The UK saw the biggest increase in annual inflation on record last month, as global supply shortages and rising wages amplified the scale of price increases after pandemic-related discounts it a year ago
LONDON – UK consumer prices rose at their fastest pace recorded in August, as global supply shortages and rising wages accentuated the surge in discounts linked to the pandemic a year ago , according to official figures released Wednesday.
The Office for National Statistics said inflation accelerated to 3.2% in the year through August, from 2% the month before. The magnitude of the month-over-month increase was the largest since the introduction of the CPI measure of inflation a quarter of a century ago.
The spike brings inflation well above the Bank of England’s 2% target, and is likely to put pressure on policymakers to soon consider raising interest rates by compared to their lowest records.
The increase was slightly larger than expected in financial markets, with most economists predicting a peak of 3%.
Because inflation has risen more than a percentage point above the Bank of England’s target, its Governor Andrew Bailey will have to write a letter to Treasury Chief Rishi Sunak explaining what’s going on .
Bailey is generally expected to say that much of the increase is due to temporary factors related to the pandemic. Over the past decade, the central bank has tolerated above-target inflation on the condition that it believes the underlying reasons for the increase were transitory.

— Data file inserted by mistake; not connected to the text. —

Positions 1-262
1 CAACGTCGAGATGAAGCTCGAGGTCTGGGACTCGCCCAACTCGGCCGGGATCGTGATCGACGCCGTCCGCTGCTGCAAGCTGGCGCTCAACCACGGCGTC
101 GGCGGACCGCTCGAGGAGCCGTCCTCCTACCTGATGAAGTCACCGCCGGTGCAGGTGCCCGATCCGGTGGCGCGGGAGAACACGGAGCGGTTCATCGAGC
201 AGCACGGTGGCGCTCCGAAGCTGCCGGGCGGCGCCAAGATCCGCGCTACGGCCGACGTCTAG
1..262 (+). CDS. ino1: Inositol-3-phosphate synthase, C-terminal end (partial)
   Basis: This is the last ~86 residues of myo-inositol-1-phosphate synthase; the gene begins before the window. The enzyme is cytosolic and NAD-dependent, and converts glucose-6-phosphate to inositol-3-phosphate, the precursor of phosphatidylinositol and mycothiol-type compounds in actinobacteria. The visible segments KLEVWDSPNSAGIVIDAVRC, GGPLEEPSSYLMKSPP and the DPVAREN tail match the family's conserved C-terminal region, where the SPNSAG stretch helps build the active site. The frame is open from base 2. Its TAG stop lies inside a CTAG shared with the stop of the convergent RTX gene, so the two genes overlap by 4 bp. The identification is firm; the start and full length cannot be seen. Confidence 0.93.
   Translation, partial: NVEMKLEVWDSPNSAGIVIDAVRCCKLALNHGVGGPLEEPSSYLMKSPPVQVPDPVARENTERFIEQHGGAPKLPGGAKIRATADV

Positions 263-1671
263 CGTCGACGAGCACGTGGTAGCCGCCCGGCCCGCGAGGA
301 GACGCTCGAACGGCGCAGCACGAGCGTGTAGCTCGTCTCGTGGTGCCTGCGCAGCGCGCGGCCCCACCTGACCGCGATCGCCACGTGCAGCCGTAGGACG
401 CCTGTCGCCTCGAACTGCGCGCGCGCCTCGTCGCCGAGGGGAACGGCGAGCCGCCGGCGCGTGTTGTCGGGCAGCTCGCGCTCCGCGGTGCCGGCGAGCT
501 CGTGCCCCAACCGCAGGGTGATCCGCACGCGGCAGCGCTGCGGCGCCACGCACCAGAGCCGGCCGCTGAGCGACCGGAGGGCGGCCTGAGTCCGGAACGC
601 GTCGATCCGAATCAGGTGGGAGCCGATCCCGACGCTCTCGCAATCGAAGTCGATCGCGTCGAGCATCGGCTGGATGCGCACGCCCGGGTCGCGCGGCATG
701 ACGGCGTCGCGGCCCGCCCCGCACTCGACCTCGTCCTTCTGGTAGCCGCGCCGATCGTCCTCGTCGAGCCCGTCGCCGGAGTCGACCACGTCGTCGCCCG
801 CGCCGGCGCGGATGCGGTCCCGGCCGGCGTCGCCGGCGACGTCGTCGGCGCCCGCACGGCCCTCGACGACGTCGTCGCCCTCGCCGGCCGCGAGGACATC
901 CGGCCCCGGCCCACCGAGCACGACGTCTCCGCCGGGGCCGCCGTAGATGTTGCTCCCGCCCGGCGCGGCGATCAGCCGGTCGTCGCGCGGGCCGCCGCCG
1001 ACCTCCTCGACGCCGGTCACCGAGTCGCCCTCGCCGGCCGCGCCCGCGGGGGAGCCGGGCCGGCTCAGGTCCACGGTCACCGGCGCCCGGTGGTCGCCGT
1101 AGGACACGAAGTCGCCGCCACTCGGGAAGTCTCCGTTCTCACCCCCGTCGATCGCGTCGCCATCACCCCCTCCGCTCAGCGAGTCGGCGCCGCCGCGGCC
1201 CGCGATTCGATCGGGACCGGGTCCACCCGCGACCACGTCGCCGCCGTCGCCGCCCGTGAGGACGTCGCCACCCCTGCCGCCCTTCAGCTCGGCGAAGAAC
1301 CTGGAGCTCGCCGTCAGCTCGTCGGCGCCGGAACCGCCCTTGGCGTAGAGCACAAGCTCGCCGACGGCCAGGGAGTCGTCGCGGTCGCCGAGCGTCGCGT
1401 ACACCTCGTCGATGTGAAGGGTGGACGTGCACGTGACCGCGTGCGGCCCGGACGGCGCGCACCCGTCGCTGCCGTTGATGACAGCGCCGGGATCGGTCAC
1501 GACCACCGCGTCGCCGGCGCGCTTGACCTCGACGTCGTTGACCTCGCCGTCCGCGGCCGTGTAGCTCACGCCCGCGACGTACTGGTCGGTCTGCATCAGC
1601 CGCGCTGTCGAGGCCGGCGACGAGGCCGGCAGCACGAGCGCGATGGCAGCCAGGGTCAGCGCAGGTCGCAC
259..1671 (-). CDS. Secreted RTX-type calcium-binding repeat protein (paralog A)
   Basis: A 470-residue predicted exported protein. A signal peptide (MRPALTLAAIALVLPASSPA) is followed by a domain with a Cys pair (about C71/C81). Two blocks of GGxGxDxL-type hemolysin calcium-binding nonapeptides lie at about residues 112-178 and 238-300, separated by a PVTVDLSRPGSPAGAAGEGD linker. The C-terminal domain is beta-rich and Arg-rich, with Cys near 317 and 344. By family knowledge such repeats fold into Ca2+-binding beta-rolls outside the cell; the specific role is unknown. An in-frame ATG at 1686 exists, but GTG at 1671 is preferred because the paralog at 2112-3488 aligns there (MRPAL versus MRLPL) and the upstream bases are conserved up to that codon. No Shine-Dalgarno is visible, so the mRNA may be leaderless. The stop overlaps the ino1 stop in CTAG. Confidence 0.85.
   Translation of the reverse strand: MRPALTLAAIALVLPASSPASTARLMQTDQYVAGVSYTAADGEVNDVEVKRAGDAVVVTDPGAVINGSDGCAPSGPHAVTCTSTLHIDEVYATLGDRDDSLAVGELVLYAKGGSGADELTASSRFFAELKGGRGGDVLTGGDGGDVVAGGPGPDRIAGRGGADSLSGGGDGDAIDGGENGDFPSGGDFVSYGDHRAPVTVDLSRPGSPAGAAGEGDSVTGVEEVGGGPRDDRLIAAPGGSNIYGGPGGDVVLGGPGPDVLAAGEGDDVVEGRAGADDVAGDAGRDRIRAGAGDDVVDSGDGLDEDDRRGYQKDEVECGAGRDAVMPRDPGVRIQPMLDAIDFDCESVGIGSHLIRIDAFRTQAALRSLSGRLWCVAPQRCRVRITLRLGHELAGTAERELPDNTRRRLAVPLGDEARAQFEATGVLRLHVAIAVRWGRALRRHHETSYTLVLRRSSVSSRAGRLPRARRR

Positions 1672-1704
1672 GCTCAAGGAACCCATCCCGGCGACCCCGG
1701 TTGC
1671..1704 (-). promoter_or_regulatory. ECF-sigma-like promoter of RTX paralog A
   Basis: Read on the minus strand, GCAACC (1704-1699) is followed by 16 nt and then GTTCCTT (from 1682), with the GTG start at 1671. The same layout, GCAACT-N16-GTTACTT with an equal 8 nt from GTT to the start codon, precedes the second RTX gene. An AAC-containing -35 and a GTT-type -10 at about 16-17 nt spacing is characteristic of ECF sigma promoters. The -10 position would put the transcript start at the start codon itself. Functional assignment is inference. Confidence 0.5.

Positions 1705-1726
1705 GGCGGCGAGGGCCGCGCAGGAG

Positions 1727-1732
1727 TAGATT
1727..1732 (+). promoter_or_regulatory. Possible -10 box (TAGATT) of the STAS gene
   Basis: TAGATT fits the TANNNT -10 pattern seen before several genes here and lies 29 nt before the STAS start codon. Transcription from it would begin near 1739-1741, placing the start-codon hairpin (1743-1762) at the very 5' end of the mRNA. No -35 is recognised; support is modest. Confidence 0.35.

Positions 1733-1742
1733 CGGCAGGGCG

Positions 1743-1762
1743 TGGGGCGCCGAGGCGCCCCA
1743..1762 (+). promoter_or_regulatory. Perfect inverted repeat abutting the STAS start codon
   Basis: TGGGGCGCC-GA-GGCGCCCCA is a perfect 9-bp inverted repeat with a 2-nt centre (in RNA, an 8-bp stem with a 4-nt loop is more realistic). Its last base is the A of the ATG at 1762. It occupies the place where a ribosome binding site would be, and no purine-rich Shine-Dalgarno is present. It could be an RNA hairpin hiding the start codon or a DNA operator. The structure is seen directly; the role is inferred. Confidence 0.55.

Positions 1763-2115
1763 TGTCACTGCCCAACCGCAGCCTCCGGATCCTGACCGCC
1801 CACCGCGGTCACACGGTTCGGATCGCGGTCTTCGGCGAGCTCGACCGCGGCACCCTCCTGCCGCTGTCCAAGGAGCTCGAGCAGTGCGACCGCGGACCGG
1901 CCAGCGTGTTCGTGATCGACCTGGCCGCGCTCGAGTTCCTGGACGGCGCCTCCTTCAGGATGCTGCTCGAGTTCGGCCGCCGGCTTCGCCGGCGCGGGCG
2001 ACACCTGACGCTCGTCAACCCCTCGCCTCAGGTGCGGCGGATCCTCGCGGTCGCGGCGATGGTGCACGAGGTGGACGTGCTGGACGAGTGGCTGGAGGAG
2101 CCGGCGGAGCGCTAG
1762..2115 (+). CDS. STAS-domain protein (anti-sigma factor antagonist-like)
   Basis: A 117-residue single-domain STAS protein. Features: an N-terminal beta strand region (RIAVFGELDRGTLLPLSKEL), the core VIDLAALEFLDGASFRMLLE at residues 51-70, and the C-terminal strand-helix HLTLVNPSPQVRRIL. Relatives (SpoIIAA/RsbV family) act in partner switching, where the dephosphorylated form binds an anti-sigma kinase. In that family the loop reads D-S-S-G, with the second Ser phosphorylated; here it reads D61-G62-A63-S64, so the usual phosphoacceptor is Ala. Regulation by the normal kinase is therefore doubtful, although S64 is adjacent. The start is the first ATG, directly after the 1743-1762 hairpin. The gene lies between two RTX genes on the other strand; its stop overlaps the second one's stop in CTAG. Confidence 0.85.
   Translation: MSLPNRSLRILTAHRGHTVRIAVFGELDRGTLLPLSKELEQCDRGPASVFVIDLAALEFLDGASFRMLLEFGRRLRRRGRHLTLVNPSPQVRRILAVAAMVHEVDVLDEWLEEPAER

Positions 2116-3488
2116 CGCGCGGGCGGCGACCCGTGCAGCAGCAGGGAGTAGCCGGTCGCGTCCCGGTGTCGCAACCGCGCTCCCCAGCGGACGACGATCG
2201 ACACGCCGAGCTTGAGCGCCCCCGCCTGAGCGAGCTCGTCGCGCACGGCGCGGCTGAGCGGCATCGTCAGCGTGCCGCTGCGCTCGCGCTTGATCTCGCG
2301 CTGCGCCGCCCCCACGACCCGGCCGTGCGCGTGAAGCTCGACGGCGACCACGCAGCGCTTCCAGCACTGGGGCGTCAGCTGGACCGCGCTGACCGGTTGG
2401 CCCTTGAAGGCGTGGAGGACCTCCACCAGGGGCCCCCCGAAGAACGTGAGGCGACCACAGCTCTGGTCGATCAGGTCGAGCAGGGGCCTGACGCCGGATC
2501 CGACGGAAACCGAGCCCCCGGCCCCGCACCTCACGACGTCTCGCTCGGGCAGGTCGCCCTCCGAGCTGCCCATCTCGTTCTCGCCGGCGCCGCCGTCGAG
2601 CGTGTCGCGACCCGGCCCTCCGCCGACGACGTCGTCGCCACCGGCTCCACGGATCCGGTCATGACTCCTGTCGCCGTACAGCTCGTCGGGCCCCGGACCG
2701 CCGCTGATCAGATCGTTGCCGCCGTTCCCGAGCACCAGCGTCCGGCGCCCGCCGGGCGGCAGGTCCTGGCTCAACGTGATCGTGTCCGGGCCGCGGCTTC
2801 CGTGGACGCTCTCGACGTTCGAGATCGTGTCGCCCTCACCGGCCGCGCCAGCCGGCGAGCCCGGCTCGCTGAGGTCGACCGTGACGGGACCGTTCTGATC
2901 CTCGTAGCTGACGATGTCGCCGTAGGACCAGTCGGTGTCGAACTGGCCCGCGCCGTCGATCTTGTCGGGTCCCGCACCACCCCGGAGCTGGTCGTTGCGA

After all, restaurant prices were a major reason for August’s spike, as last year the government offered meal discounts through its Eat Out to Help Out program in an effort to bolster the economy in following the first national lockdown.
There were other reasons behind the increase, including the sharp rise in energy prices as the global economy recovers from the initial shock of the pandemic. This impact on inflation is felt all over the world.
A recovery in demand after the easing of lockdown restrictions, higher wages, global supply chain issues, a lack of drivers to transport goods and price hikes linked to Britain’s departure from the European Union also contributed to the rise.
Economists have said inflation is expected to peak at a higher level than previously thought, possibly beyond 4%, although much depends on the trajectory of the pandemic over the winter. .
As a result, many believe the Bank of England could halt its program of asset buying in financial markets at the end of this year and raise its main interest rate from a record low of 0.1% as soon as possible. the first half of 2022.
“The data appears consistent with the Bank of England’s expectations of a slight tightening in the coming years,” said Debapratim De, senior economist at Deloitte. “If growth in the UK continues as expected, we will likely see the first rate hike by next summer.”